- Children’s Speaking and Listening
Children’s Speaking and Listening
The Primary curriculum for English at Key Stage 2 sets out the
knowledge, skills, and understanding which pupils are expected to
learn. The Programmes of Study document 3 strands: 1)
speaking and listening, 2) reading, and 3) writing, with linked
attainment targets, DfEE (1998), DfEE (2000a), DfEE (2000b), DfES
(2001), DfES (2006).
The speaking and listening strand of the National Literacy
Strategy Framework, DfEE (1998), DfES (2001), QCA/NC (2007) defines
6 areas of knowledge, skills, and understanding which should be
taught in literacy via a range of activities. These are: 1)
Speaking 2) Listening 3) Group discussion and interaction 4) Drama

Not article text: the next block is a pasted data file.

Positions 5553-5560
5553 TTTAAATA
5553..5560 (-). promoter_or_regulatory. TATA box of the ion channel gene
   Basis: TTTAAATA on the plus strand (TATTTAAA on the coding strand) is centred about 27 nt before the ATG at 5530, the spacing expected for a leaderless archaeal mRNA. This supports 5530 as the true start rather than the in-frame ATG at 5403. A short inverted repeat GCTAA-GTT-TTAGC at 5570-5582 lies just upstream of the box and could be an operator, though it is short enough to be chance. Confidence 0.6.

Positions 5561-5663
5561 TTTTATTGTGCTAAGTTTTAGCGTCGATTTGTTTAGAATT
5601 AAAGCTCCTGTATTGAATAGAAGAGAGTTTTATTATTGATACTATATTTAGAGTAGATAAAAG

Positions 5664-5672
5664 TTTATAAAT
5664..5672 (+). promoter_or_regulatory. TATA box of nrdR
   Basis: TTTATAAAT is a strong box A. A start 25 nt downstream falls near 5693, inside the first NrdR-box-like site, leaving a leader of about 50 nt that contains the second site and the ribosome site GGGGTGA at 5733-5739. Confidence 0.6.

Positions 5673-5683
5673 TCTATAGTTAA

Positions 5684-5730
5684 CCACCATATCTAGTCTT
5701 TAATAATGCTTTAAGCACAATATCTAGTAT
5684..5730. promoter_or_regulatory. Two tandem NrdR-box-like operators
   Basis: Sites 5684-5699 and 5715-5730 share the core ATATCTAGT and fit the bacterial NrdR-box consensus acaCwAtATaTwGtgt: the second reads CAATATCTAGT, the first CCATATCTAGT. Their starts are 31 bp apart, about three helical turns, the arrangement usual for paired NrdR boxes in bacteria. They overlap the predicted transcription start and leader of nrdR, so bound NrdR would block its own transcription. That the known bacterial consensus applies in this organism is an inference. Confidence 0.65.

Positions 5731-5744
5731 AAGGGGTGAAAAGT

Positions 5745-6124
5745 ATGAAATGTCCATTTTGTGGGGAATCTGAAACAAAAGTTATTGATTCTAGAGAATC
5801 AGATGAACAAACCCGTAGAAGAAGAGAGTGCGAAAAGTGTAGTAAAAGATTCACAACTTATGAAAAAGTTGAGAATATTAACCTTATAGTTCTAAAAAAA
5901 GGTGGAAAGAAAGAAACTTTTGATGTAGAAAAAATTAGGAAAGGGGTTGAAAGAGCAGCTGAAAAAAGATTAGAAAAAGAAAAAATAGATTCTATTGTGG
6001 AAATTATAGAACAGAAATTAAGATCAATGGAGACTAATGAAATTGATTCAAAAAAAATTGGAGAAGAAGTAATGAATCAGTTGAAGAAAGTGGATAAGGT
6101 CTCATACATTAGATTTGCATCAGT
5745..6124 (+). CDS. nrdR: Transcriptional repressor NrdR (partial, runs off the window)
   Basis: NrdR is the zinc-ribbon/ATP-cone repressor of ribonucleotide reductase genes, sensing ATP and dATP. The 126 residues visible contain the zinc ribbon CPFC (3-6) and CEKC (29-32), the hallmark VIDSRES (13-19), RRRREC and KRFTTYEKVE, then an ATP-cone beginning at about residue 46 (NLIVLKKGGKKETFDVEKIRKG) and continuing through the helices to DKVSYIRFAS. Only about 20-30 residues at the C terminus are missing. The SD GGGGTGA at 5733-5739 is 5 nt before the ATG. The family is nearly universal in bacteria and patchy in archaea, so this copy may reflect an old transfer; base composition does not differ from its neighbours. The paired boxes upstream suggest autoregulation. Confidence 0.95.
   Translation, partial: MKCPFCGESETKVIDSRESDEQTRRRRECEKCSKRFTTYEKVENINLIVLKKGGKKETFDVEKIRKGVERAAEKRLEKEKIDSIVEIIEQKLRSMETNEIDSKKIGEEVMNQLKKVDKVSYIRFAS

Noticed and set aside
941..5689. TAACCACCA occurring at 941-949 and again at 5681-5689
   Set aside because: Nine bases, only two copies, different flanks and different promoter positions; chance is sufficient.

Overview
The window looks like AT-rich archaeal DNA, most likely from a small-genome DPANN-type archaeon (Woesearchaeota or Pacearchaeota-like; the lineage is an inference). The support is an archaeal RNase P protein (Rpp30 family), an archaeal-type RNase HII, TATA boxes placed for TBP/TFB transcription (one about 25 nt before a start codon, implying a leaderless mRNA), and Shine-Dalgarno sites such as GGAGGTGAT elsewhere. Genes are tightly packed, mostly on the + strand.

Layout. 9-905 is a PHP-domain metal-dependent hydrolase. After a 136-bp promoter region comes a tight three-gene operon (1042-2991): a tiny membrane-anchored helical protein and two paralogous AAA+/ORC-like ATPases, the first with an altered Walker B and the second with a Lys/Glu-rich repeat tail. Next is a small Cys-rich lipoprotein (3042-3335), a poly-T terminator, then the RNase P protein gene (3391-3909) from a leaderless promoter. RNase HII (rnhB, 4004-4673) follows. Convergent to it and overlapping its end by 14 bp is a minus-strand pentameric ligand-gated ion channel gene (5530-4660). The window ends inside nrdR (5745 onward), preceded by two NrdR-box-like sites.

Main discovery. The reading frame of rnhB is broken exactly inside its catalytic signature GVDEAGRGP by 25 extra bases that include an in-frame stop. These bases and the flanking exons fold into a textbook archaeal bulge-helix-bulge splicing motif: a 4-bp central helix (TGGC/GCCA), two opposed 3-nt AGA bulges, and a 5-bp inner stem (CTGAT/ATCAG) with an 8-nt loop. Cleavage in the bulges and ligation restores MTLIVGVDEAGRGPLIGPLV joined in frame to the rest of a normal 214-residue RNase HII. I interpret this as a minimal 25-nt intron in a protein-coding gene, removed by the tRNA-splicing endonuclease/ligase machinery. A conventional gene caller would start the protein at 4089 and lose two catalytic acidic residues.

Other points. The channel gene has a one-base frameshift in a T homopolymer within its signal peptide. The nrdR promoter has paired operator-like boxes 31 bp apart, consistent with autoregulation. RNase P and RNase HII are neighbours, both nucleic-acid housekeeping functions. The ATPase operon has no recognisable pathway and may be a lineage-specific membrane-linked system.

5) Standard English, and 6) Language Variation.
The fairytale activity is an opportunity to investigate the
differences between standard and non-standard English. For
example, the use of dialects in the fairytale genre can be
examined. A scene from their fairytale play scripts can be
re-written using their local dialect and presented to the
class. This offers another formative or summative assessment
Further speaking and listening development can include creating
an invented language, DfEE (1998, 54, W7), Corden (2000).
'Word webs' can be produced on various themes and investigated in
'jigsaw' groups. Home groups have responsibility for
investigating words for different themes. Reorganised expert
groups then focus on a specific word theme. On return to
their home groups they report their findings, Corden (2000).
Pairs can invent words based on their group research and use them
in sections of their stories. Readings of these can be used
for formative or summative assessments.